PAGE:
Abiola Oladejo, a businessman disclosed his reason for hoarding cash.

“I don’t want to experience what happened during cash scarcity again. I spent days at the bank trying to withdraw cash, despite the struggle I couldn’t withdraw cash. My business suffered a great loss this period because I had no transport fare to go to my office. It’s absolutely unnecessary to deposit the cash with me in the bank when I would suffer to get my money back,” he said angrily.

According to Helen Obiora, a businesswoman, who owns a food store, “I went through hell to get cash in February. The suffering was too much and uncalled for. Do you know how many lives were lost due to the naira scarcity? Do you know how many families could barely feed? We used money to buy our own naira at exorbitant charges. Once bitten, twice shy. It’s better to keep my money than suffer and starve to get cash,” she said.

In addition, a POS agent, Idowu Olayiwola cleared the air on the decline in cash deposits at commercial banks.

“People are scared of depositing cash in banks because of the shortage of cash. Where is the cash to deposit? The cash is nothing in circulation as expected, a lot of people are still struggling to get cash. I have been buying cash from business owners because the cash given to us at the bank is not sufficient for my business.

“The poor implementation of the naira redesign policy and cashless policy has broken the trust of people, it would take time to regain this trust,” he opined.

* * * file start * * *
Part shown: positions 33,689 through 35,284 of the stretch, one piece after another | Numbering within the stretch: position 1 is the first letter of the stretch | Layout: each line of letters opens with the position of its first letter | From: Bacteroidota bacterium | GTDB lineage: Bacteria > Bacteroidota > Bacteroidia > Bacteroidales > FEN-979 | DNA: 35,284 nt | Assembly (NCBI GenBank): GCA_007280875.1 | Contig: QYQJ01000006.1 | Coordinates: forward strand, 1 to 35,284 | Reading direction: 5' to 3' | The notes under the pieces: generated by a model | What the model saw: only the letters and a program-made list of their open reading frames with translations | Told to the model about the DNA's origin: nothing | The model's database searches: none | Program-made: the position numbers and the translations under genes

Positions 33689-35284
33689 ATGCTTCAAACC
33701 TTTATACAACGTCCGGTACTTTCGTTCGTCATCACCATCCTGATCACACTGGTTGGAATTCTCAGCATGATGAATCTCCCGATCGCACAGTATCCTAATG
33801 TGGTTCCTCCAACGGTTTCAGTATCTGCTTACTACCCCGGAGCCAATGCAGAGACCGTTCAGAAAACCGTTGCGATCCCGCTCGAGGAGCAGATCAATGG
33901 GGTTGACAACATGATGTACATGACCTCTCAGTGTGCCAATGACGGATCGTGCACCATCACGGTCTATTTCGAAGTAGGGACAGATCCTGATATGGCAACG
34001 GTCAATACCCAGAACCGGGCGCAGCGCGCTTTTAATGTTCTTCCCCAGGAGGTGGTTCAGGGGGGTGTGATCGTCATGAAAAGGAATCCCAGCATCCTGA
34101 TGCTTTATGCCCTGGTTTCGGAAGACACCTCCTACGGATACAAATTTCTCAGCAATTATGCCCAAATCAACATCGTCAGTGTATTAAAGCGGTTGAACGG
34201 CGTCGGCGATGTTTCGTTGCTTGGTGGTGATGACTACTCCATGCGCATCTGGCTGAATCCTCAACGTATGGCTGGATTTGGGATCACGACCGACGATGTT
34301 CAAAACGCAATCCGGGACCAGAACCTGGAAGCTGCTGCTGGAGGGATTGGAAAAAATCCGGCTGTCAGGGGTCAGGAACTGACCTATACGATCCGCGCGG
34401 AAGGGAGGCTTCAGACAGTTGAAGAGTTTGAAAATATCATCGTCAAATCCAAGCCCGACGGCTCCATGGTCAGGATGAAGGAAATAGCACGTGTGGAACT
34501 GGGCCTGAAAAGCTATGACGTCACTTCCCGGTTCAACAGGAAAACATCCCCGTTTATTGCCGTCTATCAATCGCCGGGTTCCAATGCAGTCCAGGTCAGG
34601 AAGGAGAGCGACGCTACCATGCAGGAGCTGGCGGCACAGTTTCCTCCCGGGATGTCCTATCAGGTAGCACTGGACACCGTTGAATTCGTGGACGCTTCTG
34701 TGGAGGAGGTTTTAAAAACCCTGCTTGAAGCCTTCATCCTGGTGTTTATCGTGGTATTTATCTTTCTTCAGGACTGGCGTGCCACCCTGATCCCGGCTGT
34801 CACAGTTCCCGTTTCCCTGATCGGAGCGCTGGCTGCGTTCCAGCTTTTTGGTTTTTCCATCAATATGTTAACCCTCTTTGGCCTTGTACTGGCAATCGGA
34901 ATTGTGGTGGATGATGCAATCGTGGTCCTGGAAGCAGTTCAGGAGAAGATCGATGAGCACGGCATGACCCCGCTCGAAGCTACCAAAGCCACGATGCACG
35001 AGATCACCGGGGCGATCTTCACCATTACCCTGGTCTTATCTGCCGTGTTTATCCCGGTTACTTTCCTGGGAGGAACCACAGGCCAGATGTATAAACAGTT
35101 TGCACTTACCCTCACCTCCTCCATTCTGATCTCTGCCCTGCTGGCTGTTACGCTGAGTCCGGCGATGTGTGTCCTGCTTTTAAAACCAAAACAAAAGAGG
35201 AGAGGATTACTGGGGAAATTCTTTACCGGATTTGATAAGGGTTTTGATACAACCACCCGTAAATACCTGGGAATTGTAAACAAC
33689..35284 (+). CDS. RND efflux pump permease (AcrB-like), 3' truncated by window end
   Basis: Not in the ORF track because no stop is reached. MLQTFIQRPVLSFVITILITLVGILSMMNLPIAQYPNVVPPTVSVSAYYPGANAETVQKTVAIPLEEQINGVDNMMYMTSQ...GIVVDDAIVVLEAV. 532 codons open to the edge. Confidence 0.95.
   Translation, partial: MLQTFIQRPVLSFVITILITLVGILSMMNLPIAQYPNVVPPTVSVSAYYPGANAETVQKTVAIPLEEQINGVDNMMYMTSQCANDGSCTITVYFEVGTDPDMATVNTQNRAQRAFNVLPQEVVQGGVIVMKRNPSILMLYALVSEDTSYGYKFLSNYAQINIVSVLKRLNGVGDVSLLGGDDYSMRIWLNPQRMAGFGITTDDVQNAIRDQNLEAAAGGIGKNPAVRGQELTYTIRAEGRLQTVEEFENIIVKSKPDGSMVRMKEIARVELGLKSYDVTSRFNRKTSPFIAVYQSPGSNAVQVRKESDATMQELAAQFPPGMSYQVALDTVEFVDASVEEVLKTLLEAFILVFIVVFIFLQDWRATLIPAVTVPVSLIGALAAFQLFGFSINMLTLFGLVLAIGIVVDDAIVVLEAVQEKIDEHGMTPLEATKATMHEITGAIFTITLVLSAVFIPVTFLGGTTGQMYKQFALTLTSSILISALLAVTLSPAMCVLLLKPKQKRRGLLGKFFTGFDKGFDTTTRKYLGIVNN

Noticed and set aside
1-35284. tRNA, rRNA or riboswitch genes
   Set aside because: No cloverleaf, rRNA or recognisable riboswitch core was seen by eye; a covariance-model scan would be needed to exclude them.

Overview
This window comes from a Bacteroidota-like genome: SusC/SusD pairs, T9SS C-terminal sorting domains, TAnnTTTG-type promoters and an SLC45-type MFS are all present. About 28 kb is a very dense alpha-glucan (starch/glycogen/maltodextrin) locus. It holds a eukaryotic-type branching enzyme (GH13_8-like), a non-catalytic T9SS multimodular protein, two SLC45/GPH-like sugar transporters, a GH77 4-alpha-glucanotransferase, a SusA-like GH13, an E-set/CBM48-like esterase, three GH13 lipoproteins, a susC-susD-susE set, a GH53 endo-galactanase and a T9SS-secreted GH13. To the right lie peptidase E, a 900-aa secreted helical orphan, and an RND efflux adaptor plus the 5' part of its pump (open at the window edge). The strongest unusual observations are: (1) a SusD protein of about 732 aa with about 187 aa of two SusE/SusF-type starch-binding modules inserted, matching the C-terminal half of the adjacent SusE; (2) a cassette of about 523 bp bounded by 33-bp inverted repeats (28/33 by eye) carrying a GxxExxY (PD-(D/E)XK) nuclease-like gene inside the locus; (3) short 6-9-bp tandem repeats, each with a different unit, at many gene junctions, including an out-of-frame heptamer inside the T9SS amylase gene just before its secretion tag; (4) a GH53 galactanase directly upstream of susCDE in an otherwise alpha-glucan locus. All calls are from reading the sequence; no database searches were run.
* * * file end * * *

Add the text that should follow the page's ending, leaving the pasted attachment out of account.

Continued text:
According to a twitter user, @woye1, Nigerians have abandoned the banking culture.

“Banks are begging people to return to Naira deposit. That people have abandoned banking culture. They are suffering from low cash deposits. Is it our fault?,” he tweeted.

Other twitter users, who replied to the above tweet stated the reason for the decline in cash deposits.

“This policy aftermath is the near totally reversal of decades of advocacy on trust building for the banking sector, now it will take miracle to get the vast unbanked to trust the industry,” @DayoOWOSINA tweeted.

“Many people will rather keep their monies at home. Experience in last weeks didn’t give anyone confidence at all. It will affect Nigeria banks in the short term,” @Olanrewaju_mohd tweeted.

“People will not deposit cash for a long while. Only people who deal with large cash daily/weekly like Churches and petrol stations. But to get cash deposits from individuals will be hard and it’s not our fault,” @Chrisbamidele tweeted.

A banker who replied to the tweeted confirmed the low cash deposits in commercial banks.

“In my branch, we have paid out over N150m and no single naira comes back as a deposit. If this continues then we will never have money in circulation again,” he tweeted.

Based on BH findings and interaction with bank customers, the decline in cash deposits can be attributed to apprehension, broken trust in the banking system as a result of the cash crisis and the poor implementation of the cashless policy. Optimistically, the banks would regain the trust of its customers and normalcy will be restored in the banking system.